The fall of House Speaker Kevin McCarthy is surely historic, deserving of both the obsessive media attention and the doleful warnings it has spawned.

Shocking as this week's vote was, we should have been better prepared for it.

It is true that no previous speaker had been ousted by a vote of the whole House in the whole history of the United States. But it should not have been a surprise. We might have seen it coming, short term and long.

In the immediate timeframe, it has been widely noted that the rules change made in January that allowed just one House member to force a vote on removing the speaker had meant McCarthy's days were numbered.

A single rank-and-file member can challenge the House's presiding member, who holds an office created by the First Article of the Constitution. In an era of narrow partisan majorities, that rule makes a speaker's removal a daily prospect – and perhaps an inevitability.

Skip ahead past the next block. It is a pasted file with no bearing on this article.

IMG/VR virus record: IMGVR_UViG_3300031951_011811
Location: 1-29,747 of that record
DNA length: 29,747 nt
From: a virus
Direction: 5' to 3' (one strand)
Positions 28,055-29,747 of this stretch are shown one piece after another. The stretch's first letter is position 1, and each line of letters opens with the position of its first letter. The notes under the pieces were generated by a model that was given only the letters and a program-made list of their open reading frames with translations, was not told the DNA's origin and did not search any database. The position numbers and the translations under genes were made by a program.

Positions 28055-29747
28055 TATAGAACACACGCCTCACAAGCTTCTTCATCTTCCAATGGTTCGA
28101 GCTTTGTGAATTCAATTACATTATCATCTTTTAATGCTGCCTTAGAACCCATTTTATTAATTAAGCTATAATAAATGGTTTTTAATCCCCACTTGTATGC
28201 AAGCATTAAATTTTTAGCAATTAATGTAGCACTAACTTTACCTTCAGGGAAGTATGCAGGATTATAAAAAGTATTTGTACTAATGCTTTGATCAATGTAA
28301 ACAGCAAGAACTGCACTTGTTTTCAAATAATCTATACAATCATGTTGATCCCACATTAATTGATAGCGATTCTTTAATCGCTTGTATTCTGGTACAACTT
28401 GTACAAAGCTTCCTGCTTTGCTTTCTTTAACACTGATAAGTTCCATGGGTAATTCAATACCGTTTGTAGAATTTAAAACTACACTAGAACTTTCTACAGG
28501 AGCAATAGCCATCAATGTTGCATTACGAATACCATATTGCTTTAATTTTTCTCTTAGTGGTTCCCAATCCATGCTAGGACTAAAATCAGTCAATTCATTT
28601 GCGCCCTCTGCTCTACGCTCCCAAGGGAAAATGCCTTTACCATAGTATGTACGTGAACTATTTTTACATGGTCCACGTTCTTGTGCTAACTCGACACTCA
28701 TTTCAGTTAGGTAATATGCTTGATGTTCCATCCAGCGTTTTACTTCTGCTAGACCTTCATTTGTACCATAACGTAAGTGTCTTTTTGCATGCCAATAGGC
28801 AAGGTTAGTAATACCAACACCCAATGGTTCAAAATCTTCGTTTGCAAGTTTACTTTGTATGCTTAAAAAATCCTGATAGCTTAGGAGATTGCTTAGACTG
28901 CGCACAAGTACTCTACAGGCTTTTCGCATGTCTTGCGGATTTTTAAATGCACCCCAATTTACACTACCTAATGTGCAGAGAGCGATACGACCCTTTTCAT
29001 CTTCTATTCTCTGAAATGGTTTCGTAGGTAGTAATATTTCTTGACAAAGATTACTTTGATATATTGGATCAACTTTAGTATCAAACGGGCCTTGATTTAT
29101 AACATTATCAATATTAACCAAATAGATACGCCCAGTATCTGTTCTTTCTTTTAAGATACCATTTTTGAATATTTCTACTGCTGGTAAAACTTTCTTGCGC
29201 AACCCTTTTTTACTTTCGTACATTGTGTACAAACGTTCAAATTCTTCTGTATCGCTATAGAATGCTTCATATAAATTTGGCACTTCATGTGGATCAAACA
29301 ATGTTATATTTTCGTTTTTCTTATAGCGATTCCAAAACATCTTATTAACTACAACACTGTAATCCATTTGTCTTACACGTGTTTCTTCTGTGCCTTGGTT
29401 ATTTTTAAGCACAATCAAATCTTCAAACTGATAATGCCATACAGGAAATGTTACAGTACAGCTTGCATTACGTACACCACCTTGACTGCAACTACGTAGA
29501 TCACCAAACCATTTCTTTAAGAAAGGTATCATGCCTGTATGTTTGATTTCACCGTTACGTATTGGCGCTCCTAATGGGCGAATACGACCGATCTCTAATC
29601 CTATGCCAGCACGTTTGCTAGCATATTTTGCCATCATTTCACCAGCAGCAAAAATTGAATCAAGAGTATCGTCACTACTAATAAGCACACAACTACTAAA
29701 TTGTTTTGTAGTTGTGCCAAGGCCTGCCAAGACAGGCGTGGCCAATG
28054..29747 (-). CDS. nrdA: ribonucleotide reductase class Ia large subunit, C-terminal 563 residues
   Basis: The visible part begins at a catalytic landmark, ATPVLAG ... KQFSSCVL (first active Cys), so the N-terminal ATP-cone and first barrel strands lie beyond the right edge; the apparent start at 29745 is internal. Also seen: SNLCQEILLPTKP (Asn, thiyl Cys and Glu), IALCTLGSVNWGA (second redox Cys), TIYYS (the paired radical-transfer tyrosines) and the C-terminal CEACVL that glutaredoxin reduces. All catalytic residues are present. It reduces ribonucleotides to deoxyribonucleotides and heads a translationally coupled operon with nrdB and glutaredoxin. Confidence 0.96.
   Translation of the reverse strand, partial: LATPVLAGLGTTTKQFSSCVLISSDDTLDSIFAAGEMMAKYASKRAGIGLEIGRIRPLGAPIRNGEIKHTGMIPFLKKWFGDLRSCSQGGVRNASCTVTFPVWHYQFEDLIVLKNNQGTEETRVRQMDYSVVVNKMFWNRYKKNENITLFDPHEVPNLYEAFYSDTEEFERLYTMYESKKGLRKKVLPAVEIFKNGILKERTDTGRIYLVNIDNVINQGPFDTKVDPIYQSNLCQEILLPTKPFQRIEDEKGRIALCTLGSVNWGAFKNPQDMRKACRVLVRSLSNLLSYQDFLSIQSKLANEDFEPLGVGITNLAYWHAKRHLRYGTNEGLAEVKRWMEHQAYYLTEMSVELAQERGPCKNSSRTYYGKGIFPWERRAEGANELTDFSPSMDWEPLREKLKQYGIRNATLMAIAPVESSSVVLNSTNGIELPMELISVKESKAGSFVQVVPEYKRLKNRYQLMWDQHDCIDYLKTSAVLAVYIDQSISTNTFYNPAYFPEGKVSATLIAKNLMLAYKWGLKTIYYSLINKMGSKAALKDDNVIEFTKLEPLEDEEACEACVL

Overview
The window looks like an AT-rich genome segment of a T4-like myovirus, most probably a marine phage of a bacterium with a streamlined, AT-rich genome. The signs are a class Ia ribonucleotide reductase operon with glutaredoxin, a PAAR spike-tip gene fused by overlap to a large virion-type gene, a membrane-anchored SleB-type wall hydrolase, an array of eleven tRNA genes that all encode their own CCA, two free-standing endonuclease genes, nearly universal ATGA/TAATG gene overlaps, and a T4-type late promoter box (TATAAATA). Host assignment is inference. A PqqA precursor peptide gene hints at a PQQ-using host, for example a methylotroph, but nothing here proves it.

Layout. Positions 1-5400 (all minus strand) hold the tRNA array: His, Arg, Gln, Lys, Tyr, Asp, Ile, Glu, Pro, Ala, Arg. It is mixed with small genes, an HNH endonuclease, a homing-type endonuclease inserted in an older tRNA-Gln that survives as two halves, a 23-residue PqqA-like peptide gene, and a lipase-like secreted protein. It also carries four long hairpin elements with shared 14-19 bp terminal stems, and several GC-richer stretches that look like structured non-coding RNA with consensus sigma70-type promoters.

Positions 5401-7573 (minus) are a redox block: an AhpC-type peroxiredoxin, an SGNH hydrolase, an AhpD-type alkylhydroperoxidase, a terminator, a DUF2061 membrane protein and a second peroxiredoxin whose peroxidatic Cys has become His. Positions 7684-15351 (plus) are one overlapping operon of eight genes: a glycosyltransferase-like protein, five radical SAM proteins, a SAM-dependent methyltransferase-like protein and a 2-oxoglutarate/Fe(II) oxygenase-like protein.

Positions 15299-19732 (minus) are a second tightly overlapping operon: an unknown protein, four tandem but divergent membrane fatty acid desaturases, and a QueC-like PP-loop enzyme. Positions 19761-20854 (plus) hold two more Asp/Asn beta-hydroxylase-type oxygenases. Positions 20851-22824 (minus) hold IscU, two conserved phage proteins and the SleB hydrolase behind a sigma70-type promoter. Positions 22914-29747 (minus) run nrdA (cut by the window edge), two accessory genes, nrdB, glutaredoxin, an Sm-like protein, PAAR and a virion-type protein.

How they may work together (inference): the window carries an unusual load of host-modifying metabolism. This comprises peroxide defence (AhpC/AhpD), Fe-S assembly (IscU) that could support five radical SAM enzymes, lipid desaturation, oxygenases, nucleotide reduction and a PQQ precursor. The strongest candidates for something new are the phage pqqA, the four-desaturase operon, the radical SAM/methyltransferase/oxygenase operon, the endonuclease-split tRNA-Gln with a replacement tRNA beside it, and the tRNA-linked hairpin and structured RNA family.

But taking a broader view, the status of the speakership has been declining for years – arguably for decades. McCarthy's ouster is the most extreme example, but it is also just the latest in a sequence of events that have increased the vulnerability of the office and thus made the speaker weaker.

The next House speaker will be the fifth since 2010

When House Republicans name a new speaker — perhaps as early as next week — it will be the fifth time the big gavel has changed hands since the "Tea Party" GOP takeover after the 2010 election. That means the previous four speakerships will have lasted an average of three years and two months each.